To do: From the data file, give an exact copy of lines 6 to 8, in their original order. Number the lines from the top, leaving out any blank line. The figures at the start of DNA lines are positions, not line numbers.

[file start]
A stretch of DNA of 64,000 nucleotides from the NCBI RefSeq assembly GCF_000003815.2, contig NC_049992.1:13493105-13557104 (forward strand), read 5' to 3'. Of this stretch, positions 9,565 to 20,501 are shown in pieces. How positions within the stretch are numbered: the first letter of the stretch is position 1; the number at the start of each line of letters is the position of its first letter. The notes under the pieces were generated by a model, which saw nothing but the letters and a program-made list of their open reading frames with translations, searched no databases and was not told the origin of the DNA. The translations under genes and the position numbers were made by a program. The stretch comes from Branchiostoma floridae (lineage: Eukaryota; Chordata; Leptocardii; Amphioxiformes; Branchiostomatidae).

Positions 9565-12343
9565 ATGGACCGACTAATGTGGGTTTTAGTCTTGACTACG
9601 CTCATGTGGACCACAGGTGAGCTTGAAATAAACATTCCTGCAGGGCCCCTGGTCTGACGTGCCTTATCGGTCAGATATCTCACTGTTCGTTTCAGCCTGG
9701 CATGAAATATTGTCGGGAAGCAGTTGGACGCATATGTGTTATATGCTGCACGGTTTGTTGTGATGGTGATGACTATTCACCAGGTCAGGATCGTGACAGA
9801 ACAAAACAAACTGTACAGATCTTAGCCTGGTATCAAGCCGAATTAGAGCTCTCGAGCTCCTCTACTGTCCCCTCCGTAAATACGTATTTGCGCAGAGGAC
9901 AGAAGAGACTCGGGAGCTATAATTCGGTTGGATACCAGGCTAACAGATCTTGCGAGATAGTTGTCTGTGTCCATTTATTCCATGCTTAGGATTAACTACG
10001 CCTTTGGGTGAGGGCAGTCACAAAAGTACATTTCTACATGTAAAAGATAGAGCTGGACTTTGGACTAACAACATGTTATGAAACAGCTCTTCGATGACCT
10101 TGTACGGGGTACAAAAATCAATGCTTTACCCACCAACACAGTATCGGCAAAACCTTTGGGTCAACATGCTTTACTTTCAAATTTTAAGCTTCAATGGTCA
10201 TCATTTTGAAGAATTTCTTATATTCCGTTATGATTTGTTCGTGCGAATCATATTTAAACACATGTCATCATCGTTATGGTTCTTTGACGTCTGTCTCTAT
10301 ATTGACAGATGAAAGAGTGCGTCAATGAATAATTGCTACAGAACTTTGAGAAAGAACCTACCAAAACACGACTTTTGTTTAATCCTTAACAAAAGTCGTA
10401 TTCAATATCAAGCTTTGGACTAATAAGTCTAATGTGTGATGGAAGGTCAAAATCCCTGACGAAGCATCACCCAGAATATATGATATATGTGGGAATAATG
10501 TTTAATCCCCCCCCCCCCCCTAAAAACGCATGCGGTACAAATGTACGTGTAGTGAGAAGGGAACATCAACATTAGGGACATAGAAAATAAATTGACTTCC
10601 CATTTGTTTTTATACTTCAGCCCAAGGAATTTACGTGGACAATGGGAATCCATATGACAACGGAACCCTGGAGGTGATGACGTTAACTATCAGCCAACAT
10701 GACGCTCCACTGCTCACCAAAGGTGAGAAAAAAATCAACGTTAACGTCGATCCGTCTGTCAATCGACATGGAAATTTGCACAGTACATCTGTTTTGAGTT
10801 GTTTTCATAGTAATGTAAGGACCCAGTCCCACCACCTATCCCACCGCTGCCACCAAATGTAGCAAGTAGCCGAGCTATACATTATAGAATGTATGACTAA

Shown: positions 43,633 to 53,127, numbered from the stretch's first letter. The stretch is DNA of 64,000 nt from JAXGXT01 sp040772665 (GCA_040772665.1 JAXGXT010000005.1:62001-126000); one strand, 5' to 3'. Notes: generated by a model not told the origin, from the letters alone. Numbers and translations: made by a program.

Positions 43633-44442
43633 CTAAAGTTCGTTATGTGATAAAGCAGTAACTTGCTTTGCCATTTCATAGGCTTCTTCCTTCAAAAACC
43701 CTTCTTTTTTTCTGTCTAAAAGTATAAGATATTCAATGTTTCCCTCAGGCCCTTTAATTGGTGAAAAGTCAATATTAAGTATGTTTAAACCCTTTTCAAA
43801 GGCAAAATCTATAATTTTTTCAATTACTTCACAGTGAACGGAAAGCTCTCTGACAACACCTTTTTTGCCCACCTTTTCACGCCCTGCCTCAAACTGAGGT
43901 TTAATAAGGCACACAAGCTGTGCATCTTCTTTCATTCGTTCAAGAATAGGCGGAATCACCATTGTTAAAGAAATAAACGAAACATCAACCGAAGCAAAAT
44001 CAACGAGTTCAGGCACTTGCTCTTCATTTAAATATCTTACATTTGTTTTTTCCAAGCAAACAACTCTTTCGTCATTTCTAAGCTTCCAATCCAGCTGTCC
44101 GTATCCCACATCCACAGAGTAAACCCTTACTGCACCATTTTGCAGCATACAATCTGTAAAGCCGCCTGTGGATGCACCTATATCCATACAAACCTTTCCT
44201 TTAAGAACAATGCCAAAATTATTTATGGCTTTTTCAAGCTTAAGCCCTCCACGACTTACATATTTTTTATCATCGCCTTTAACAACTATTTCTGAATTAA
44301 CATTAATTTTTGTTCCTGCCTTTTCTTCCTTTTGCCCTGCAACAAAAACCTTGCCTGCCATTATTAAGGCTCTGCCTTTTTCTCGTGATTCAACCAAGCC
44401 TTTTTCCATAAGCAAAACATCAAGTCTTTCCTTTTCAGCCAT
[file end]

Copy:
9801 ACAAAACAAACTGTACAGATCTTAGCCTGGTATCAAGCCGAATTAGAGCTCTCGAGCTCCTCTACTGTCCCCTCCGTAAATACGTATTTGCGCAGAGGAC
9901 AGAAGAGACTCGGGAGCTATAATTCGGTTGGATACCAGGCTAACAGATCTTGCGAGATAGTTGTCTGTGTCCATTTATTCCATGCTTAGGATTAACTACG
10001 CCTTTGGGTGAGGGCAGTCACAAAAGTACATTTCTACATGTAAAAGATAGAGCTGGACTTTGGACTAACAACATGTTATGAAACAGCTCTTCGATGACCT